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Peter Drzewiecki - Professor, Environmental Earth Science

Ph.D., University of Wisconsin


Peter DrzewieckiWhat brought you to Eastern?

“After earning my Ph.D. in geology, I worked for Exxon’s (later ExxonMobil’s) research lab in Houston, TX. In addition to conducting research, part of my job included teaching in-house courses to company geoscientists. After a few years doing so, I realized two things: the most rewarding part of the job was the teaching, and I really did not like Houston! My wife and I were starting a family, and we wanted to be closer to relatives in the Northeast. I started to look for teaching jobs in the Northeast from Pennsylvania to Maine. Eastern was the only job that I really wanted after I left the interview, and I was excited to receive the offer.”

What is your favorite courses to teach?

“I teach a course to our second-year majors called Ancient Environments. This course looks at how the Earth formed and evolved through time from a molten ball of lava to its present conditions. It also includes the story of life — how it originated and evolved through time. I enjoy this course because it covers such a wide spectrum of geologic and biologic topics, and really helps students understand the world they live in. It is an early course for our majors, and I enjoy seeing the way they start to transition into budding geoscientists.“

Research interests

“My research focuses on trying to understand what the world was like in the past. I examine sedimentary rocks, which form on the Earth’s surface and record the climate and tectonic conditions at the time they were deposited. They also contain fossils which tell us about life at the time. One of my ongoing projects is to understand the climate and environments of the Jurassic rocks in the Connecticut Valley, which were deposited at the time dinosaurs roamed the region. A second project is understanding how the rising Pyrenees Mountains impacted the environments, climate and life in northeastern Spain during the Cretaceous Period.”  

One of my ongoing research projects is to understand the climate and environments of the Jurassic rocks in the Connecticut Valley, which were deposited at the time dinosaurs roamed the planet.

Peter Drzewiecki posing with students during a field trip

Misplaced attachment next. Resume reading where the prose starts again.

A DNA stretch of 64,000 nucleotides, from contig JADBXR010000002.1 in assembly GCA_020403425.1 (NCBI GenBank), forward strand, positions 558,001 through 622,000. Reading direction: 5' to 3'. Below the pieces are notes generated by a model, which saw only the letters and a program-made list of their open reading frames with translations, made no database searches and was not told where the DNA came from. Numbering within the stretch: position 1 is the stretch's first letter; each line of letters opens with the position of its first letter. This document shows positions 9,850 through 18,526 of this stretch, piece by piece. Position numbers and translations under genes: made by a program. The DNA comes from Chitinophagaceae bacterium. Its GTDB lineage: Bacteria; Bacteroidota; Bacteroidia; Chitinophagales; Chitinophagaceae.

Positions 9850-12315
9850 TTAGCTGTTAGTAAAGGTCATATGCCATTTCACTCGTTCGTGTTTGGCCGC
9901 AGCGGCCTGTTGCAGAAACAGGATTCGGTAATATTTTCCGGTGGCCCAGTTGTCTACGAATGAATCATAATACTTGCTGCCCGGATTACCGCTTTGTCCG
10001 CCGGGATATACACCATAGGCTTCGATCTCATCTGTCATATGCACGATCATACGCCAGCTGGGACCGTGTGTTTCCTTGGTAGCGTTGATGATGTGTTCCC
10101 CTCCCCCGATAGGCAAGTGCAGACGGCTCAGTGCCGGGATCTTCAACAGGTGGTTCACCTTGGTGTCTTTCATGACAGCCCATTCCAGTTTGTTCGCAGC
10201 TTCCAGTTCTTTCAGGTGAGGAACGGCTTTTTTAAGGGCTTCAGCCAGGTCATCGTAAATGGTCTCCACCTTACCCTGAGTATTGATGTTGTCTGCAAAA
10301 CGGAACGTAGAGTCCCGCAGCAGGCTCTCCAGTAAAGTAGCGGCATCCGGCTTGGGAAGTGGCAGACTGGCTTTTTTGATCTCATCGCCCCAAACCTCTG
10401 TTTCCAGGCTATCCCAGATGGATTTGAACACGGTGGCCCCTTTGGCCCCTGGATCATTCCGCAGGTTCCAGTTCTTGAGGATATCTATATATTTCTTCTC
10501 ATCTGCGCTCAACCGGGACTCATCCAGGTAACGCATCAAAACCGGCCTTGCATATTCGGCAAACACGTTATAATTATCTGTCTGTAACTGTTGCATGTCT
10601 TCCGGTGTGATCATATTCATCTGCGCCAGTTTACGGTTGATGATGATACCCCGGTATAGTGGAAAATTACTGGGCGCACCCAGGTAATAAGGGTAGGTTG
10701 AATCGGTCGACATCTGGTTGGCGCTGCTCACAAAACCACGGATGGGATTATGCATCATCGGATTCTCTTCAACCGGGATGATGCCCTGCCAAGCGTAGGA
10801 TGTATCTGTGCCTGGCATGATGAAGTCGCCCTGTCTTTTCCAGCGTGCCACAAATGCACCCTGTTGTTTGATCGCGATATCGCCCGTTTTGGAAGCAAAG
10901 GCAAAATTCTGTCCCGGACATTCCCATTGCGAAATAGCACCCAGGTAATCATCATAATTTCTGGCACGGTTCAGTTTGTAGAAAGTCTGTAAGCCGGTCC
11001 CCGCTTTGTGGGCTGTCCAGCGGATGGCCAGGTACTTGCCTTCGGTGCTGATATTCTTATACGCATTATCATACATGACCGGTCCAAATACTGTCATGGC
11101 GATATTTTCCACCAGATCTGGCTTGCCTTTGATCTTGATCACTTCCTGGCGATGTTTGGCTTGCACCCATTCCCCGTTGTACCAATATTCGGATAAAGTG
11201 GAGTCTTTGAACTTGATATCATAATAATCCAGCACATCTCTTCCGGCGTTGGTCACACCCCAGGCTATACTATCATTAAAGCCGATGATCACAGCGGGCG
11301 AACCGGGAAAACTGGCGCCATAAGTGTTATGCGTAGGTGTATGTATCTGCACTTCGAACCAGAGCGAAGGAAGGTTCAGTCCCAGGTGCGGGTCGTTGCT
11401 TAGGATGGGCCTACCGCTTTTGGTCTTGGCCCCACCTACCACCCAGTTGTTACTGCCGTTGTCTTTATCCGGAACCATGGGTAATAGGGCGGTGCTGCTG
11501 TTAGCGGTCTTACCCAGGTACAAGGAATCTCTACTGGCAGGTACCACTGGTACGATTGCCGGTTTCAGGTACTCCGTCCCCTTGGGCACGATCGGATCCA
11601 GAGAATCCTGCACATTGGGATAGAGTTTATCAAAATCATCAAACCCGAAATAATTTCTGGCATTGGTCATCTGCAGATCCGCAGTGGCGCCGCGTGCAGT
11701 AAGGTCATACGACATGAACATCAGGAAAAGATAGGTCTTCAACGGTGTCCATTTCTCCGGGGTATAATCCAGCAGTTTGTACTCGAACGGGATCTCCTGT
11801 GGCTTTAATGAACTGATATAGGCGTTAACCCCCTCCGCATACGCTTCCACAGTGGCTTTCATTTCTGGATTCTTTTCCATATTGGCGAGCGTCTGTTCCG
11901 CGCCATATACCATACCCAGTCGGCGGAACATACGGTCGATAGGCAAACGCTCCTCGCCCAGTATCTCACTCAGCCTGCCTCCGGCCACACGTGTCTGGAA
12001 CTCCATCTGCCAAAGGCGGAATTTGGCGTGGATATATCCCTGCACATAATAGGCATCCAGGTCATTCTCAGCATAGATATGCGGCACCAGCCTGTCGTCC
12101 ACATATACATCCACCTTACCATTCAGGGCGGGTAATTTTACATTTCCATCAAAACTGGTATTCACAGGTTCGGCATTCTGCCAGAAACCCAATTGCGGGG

What is your teaching philosophy?

“My goal is to help students succeed in my classes and the Environmental Earth Science major by challenging them to become the best students possible. I encourage them to come see me if they have questions or are not performing well. I try to develop a relationship of trust and support, and to foster their interest in geology.” 

Memorable moments?

“My most memorable moments as a professor involve field trips with students and other faculty. We have taken students to Idaho, Wyoming, Colorado, Utah, Arizona and even Iceland. Many of the students had never left New England before. It is very rewarding to watch the excitement students have visiting some of the nation’s most iconic landscapes and experiencing different cultures. These trips build a comradery among students and faculty that can’t be obtained in the classroom, and that lasts throughout the students’ time at Eastern.” 

What do you like most about teaching at Eastern?

“The reason I chose teaching over research two decades ago is because I find it rewarding to know that I am helping to prepare young people to succeed in the world, and hopefully prepare them for meaningful careers. It makes me feel good knowing that I am doing something positive in their lives.”

Career advice for students?

“My career advice is to discover what it is you truly love to do and pursue that. If you find your passion, you will succeed in your job.”

Life advice for graduates?

“In addition to the career advice above, I would encourage students to find a balance in life between work, fun and family. Hopefully these are not mutually exclusive activities! I also encourage them to never stop learning about the world around them, keep asking questions and continually challenge themselves.”